Published Jul 25, 2023

How extreme heat affects your health (and what to do about it)

Two laughing young African female friends holding on to a float while swimming together in the ocean on a sunny day.
Published Jul 25, 2023

June was officially declared the hottest June on record. July is projected to hit similar ranks, too. So on top of celebrating Disability Pride Month with some excellent Checkup reads, we wanna make sure you know the sneaky ways extreme heat can exacerbate preexisting conditions, mental health + pet health. Grab a cool drink + a notepad. You can keep cool this summer. We’re here to help.

  • The Checkup: cool + beautiful bodies
  • Hot Topic: care + calm + cuddles 
  • Healthcare: ↑ Covid-19 + ER + deaths

The Checkup

Heat-triggering conditions

A little white girl with Down Syndrome wearing a bathing suit and goggles has some summer fun in the backyard with a sprinkler

CNET tracks how extreme heat can exacerbate various conditions. Other than staying extra hydrated, here’s the gist of their detailed suggestions.

  • Autoimmune illnesses. High temperatures, UV light + humidity can trigger the immune response + exacerbate symptoms. Stay as cool as possible + avoid sudden temperature shifts.
  • Asthma + COPD. Heat can worsen lung + airway obstruction. Limit physical activity outside + bring medications (like inhalers) everywhere. 
  • Diabetes. Diabetes can affect how sweat glands cool the body + sunburn can raise blood sugar levels. Keep covered (feet, too), avoid dehydrating caffeine + alcohol and keep insulin cool.
  • Eczema, rosacea + acne. Dehydration, sweating + sunlight can trigger flares. Wear loose clothing, use fragrance-free products, shower in cool water, slather on the SPF + keep skin moisturized!
  • Heart conditions. Heat can strain the heart. And some heart meds affect the body's cooling response. Limit activities that increase blood pressure + take advantage of hydrating summer produce.
  • Pregnancy. Higher heat (+ air pollution) can increase early delivery risk. Do everything you can to keep cool, hydrated and healthfully fed.

Dr. B treats several of the above heat-exacerbated conditions with a $15 online health assessment. Want to get prescription medication online?

Learn more about our affordable online health services

Heat + mental health

Curvy white woman dressed in a bikini sunbathes inside on a windowsill while their toddler looks out the window.

As reported in ABC, extremely hot weather can increase acts of violence, exacerbate mental health issues + increase suicide rates. That's because symptoms of heat exhaustion include diminished cognitive function—like our ability to communicate + think clearly. We’re also more likely to have insomnia, which leaves us groggy + less able to make quick decisions—so traffic + other accidents increase, too.

People with established mental health conditions are at increased risk for worsened symptoms—and some medications for mental illness disrupt the body’s ability to cool itself. Those of lower socioeconomic status are also at high risk of heat exposure, as it may be not possible to prioritize air conditioning or keeping cool. Otherwise, heat-related mental health issues affect all demographics.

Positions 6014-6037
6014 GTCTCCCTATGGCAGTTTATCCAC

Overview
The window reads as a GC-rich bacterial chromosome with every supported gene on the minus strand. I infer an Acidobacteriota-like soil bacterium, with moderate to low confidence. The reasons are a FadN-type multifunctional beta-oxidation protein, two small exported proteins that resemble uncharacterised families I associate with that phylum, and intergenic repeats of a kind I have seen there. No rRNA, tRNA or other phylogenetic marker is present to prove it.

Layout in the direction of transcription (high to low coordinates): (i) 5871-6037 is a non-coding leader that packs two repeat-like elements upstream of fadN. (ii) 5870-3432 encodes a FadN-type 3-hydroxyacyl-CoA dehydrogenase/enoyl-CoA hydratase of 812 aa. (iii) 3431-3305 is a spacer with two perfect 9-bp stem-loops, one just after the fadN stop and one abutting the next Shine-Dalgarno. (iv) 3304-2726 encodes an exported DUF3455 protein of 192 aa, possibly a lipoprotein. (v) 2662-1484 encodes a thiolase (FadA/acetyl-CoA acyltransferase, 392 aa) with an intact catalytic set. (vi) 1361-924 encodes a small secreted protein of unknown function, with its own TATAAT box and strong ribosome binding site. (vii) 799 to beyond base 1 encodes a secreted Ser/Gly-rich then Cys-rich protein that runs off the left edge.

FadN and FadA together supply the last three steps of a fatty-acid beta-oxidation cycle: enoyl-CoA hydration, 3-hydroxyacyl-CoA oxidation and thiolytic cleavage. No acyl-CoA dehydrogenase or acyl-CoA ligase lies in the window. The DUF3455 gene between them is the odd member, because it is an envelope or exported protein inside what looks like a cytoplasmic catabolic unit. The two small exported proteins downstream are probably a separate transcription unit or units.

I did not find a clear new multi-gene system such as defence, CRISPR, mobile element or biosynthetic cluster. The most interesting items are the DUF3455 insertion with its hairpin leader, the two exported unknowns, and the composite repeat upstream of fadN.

So—again—stay on top of cooling self-care.

Pets feel the burn, too!

A white woman plays with water and her pet dog in the hot summer . She is in a swimsuit hosing down a jumping dog in the backyard of a country house.

NPR shares that pets also experience heat-related illness. This is especially true for older pets + those with dark/thick fur or breathing issues (like pugs).

Signs of heat stroke in pets include anxiety, restlessness, excessive drooling/panting, vomiting, diarrhea, unsteadiness and (in cats) open-mouthed breathing. So keep pets hydrated + never leave them in a car. (Organ failure happens fast.) Walk during cooler hours + first feel the pavement with the back of your hand. If too hot, it can burn paws! Pets can sunburn, so shaving them (to help them cool) can backfire. This is especially true for pets with a double coat (which helps them cool down.)

It can help to spray pets with a hose or let them play in a kiddie pool. But dog houses = hot houses.

Read the article for more tips + to-do’s.

Healthcare 411

COVID-19 metrics see first increase since January (USNews). Test positivity, wastewater levels + emergency department visits are increasing + hospitalizations have stopped declining. New Omicron variants XBB.2.3 and EG.5. are also on the uptick. This report details the current upward trend.

From rapid cooling body bags to ‘prescriptions’ for AC, doctors prepare for a future of extreme heat (StatNews). If you head to the ER with a heat-related illness, they may put you in an ice-packed body bag! That’s one way emergency physicians treat heat stroke—an area of ER care increasing every decade.

US mortality rates far higher than peer nations, leading to millions of "Missing Americans" (News Medical). Over 1 million Americans die unnecessarily yearly—more than any other wealthy nation. The gap has never been this large. Why? United States citizens have more gun violence, food insecurity + opioid use plus lower vaccination rates + fewer masking protocols.

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